Assistant Professor of Intercultural Communication
The Department of Communication & Journalism at the University of New Mexico invites applications for a full-time probationary appointment leading to tenure decision as an Assistant Professor to begin August 2012. The department expects to hire a specialist in intercultural and is open to various theoretical and methodological approaches.

Minimum Qualifications:
Doctorate in communication or related field, completed by August 1, 2012.

Preferred Qualifications:
1. Background/coursework in intercultural communication or other areas of culture and communication studies.
2. Strong record of research and scholarship showing potential to lead to tenure and promotion to the rank of associate professor.
3. Interest in research and teaching that addresses intersections of the three main concentrations of the doctoral program: intercultural communication, culture and mass media, and culture and heath communication.
4. Record of teaching effectiveness at the undergraduate and/or graduate levels.
5. Ability to advise and mentor students at the graduate and undergraduate levels.
6. Record of active participation in professional communication associations.

The university is especially interested in candidates who can contribute to diversity through their teaching, research, and service.  Advising graduate students in Communication & Journalism is an expectation.

In 2004, the UNM doctoral program was ranked #2 among intercultural communication departments in the United States. Our program emphasizes the study of inter/cultural communication practices with a particular focus on the intersection of culture, change, and communication. We use the term inter/cultural deliberately to (1) signify our interest in culture as socially constructed and structurally produced and as a factor that is influential across communication contexts; and (2) to emphasize the study of difference as perceived and addressed across cultures. At the doctoral level, the curriculum includes courses such as Culture, Sustainability, and Change; Culture, Community, and Change; and Culture, Borderlands, and Change. Within the department, the Institute of Communication, Culture, and Change aims to engage research with communities to address local and international social justice issues. The department is consistently rated as a student favorite across campus. Various campus research centers and programs provide opportunities for collaboration, such as the Latin American & Iberian Institute, the Southwest Hispanic Research Institute, the Institute for American Indian Research, Women Studies, Africana Studies, and Sustainability Studies.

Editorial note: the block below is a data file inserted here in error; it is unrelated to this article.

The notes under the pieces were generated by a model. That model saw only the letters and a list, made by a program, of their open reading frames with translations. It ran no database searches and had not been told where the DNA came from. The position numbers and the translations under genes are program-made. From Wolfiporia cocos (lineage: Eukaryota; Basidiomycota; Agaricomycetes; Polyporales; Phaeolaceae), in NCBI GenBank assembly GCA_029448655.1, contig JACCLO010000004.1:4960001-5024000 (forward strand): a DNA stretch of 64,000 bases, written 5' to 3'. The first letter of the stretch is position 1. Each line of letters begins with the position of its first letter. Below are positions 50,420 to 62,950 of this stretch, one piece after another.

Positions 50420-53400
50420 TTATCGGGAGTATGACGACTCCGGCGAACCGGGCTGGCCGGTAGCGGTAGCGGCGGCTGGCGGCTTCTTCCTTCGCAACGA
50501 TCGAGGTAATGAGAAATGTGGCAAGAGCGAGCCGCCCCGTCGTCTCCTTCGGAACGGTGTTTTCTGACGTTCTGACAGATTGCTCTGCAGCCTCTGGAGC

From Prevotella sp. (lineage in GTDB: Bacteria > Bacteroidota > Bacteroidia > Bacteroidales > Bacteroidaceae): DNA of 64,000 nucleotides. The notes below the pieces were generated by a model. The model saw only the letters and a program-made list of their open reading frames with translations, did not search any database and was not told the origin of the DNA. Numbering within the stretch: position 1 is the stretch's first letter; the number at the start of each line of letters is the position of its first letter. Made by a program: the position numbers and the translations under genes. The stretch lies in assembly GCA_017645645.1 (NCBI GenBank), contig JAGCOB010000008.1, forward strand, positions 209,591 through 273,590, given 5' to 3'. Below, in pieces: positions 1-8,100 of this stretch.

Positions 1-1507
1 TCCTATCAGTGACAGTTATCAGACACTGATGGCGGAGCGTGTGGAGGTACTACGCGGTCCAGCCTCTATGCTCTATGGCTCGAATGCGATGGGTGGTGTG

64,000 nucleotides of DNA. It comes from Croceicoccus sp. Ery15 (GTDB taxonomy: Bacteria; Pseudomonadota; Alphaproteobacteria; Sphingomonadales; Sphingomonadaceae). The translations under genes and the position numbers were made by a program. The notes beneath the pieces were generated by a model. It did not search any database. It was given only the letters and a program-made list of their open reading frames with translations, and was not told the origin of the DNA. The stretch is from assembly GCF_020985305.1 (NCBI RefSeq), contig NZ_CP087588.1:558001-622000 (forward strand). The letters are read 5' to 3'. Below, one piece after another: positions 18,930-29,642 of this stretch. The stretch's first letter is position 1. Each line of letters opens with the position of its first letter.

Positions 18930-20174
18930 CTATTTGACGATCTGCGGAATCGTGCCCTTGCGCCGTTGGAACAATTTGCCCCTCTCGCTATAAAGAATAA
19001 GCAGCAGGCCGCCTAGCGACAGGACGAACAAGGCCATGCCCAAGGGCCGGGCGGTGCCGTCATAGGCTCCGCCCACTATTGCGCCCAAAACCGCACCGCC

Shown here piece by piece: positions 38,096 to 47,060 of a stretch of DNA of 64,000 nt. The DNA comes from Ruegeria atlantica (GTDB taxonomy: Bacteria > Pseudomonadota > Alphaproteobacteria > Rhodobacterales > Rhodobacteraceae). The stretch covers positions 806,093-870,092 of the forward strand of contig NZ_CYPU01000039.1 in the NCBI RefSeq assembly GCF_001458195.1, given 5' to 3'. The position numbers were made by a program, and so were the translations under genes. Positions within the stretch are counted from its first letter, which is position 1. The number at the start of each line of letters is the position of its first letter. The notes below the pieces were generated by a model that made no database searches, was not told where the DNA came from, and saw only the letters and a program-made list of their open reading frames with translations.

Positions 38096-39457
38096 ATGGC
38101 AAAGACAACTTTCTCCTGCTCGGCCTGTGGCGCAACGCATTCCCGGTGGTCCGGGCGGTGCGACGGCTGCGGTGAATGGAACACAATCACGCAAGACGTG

The University of New Mexico, the flagship university in the state, is a research I university and a minority-serving institution. Founded in 1889, 30,000 students attend UNM, which offers more than 200 degree and certificate programs. The Communication & Journalism Department sits on historic Route 66 in a newly renovated building and offers undergraduate majors in Communication and in Journalism and Mass Communication.  The MA degree is a general communication degree; at the doctoral level, intercultural communication, culture and health communication, and culture and mass communication are the areas of emphasis.

The University of New Mexico lies in the heart of Albuquerque, a high desert city of 700,000 with a multi-cultural population. The city is bordered by the Sandia Mountains, straddles the Rio Grande, and enjoys 310 days of sunshine per year. In 2008, Forbes Magazine rated Albuquerque the 13th best metro area in the country and, in 2006, the best city for business and careers.

A complete application consists of (1) a letter of interest identifying areas of expertise, research interests, and teaching experience; (2) an academic resume; (3) a sample of a recent, representative publication or conference paper; (4) evidence of teaching effectiveness, for example: student evaluations, course syllabi and/or letters of evaluation; and (5) letters from three references. For complete details and to apply, please visit this website: https://unmjobs.unm.edu/ and reference Posting Number:  0812991.   Letters of recommendation, in pdf format, should be sent separately by the recommender to Nancy C. Montoya, Department Administrator, at nmontoya@unm.edu. For best consideration, apply by October 28, 2011. The position will remain open until filled.

Contact Karen Foss, Intercultural Communication Search Committee Chair, Karen.Foss@comcast.net, 505-379-0459 if you have questions.

The University of New Mexico is an Equal Opportunity/Affirmative Action employer and educator.

Post-doc, U New Mexico